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Love Fear and Hope : The Three Essential Ingredients

for Eeman
abdurrahman.org /2014/01/27/lovefearhope/
From ad-Dawah illaah Magazine
One of the most beautiful things about the concept of worship in Islaam is the truly unique way in which it
incorporates the feeling of love, fear and hope within the hearts of the worshippers of Allah. Understanding
how to combine these three qualities into the worship (ibaadah) of Allah is one of the most essential things
that every Muslim must grasp, not least because every sect which has drifted from the Straight Path has
strayed in the aspect of worship. The deviation of the other religions in this regard is clear for all to see:
God is love! Jesus is love! say the Christians, denying the fact that Allah should be feared too. As for the
Jews, their hearts were filled only with hope; hope that the Fire will never touch them, since they were the
Promised People.
In Islaam however, no worship is complete without the presence of all three qualities: love of Allah, hope in
His Mercy and fear of His Punishment. Contemplate the opening Soorah of the Quraan Soorah alFaatihah and you will see this for yourself.
Aayah 1: All praise [and thanks] is for Allah, Rabb of all the worlds.
In this opening aayah (verse) of the Quraan, we have LOVE of Allah and every time we recite this aayah
we are testifying to our love for Allah. How is that you ask?
It is because in the aayah, we are acknowledging that Allah is our Rabb and the Rabb of all the worlds.
Rabb is usually translated as the Lord, but this translation does not do justification to this name of Allah
and all the meanings this name carries. In reality, Rabb means that Allah is the Creator of everything; He
sustains and nourishes everything; He gives life and Death; anything good that we have is from Him;
everything is dependant on Him and nothing can happen unless He wills it. Furthermore, for the Muslims
He the Rabb in the One who has guided us to the Truth and given us good morals and manners.
Thus when we testify that Allah is our Rabb, then we are acknowledging that He is the One who has given
us so many blessings so many that if we try to enumerate His blessings, we would be unable to do so.
So how could we not but LOVE Him?
After all, we all love those who show kindness towards us or present us with gifts. And therefore the
Messenger of Allah (salla-allahu alaihe wa-sallam) encouraged the exchange of gifts between Muslims
because it helps to strengthen ties and develop love for one another. He (salla-allahu alaihe wa-sallam)
said, Give gifts to one another, you will come to love one another.[1]
So imagine the LOVE we should have for our Rabb who has given us everything: nice families, shelter,
security, food, health and above all the Guidance of Islaam and the Sunnah. We should be overwhelming
in our love for Him. That is why we praise Him and thank Him and say, All praise (and thanks) is for Allah,
Rabbil-aalameen.
Aayah 2: The Rahmaan (Merciful) and the Raheem (Mercy-Giving).
In the first aayah of Soorah al-Faatihah, Allah mentioned He was the Rabb. In this aayah two more of His
beautiful names are mentioned: ar-Rahmaan and ar-Raheem. Ar-Rahmaan means that He is the Most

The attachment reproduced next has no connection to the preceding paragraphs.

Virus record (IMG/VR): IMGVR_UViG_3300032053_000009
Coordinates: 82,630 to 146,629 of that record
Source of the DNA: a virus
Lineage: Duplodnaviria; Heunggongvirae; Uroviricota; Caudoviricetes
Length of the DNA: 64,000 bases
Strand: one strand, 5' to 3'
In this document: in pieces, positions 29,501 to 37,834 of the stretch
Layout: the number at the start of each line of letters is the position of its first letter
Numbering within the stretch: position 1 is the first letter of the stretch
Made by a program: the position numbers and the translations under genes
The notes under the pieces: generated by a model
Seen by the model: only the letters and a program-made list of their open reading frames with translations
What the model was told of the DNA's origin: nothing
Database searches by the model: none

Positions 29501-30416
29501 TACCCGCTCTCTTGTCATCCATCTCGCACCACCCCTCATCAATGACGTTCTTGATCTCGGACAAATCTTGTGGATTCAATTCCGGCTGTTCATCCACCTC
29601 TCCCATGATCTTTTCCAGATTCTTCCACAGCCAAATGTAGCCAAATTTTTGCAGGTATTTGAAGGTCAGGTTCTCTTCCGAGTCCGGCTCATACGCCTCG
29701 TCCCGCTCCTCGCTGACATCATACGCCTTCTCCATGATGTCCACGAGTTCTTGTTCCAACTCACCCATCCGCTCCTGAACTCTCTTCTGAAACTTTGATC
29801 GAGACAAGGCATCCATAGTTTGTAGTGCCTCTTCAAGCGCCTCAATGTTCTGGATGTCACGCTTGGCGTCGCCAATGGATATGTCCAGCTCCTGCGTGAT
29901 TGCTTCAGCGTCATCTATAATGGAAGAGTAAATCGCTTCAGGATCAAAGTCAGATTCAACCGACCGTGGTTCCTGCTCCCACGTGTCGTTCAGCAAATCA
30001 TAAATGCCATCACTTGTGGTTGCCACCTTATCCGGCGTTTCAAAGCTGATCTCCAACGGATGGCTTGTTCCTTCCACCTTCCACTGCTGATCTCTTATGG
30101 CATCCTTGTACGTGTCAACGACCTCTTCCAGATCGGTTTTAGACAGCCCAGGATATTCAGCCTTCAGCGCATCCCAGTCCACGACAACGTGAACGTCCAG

Merciful. Ar-Raheem means that He is the Giver of Mercy, in other words His actions are full of Mercy and
He shows Mercy to His creation.[2]
When we mention these two names of Allah, then we have HOPE. Since He is the One who is full of
Mercy, and we hope He will forgive our mistakes and shortcomings. We should never loose hope,
because Allah says in the Quraan, O My slaves, who have transgressed against themselves! Despair not
of the Mercy of Allah, Verily Allah forgives all sins (except sins). Truly He is Oft-Forgiving, the Most
Merciful [39: 53]
The need to have FEAR in our worship is shown by the next aayah of Soorah al-Faatihah.
Aayah 3: King/Master of the Day of Judgement.
When we recite this aayah, we remind ourselves of the Day of Judgement that awful Day, when all of
humanity shall stand before Allah naked, uncircumcised and barefooted. People will appear drunk
though they are not. On that Day, every person will stand before Allah and account for his sins, knowing
that not even the smallest action which he did is hidden from Allah: So whosoever does good equal to the
weight of an atom, shall see it. And whosoever does evil equal to the weight of an atom shall see it.
[Soorah 99 : 7-8]
So when we recite this third aayah of Soorah al-Faatihah, we remind ourselves of this Judgement and
accountability and that should bring about in us a sense of fear that maybe our evil actions will be too
great and we will be responsible for them May Allah protect us from such a fate. Then the next verse
goes on to say: You alone we worship. i.e. we single out Allah for our worship. And how do we worship
Him? With LOVE, HOPE and FEAR. And in order to achieve these qualities, we need Allahs assistance,
so we say then, We seek Your Aid.
Striking the Balance
After understanding the need to have love, hope and fear in our worship, the next question that naturally
arises is that, in what proportion should these qualities be present in our worship? Again we turn to the
Quraan for the answer.
Call upon Him with Fear and Hope. [ Soorah (7): 56]
Their sides forsake their beds, to invoke their Lord in Fear and Hope. [(32): 16]
So both fear and hope should be present in our hearts in equal proportions. Anas reported that the
Prophet (salla-allahu alaihe wa-sallam) entered upon a young boy who was dying. The Prophet (sallaallahu alaihe wa-sallam) asked, How are you? The boy replied, O Messenger of Allah, I am in between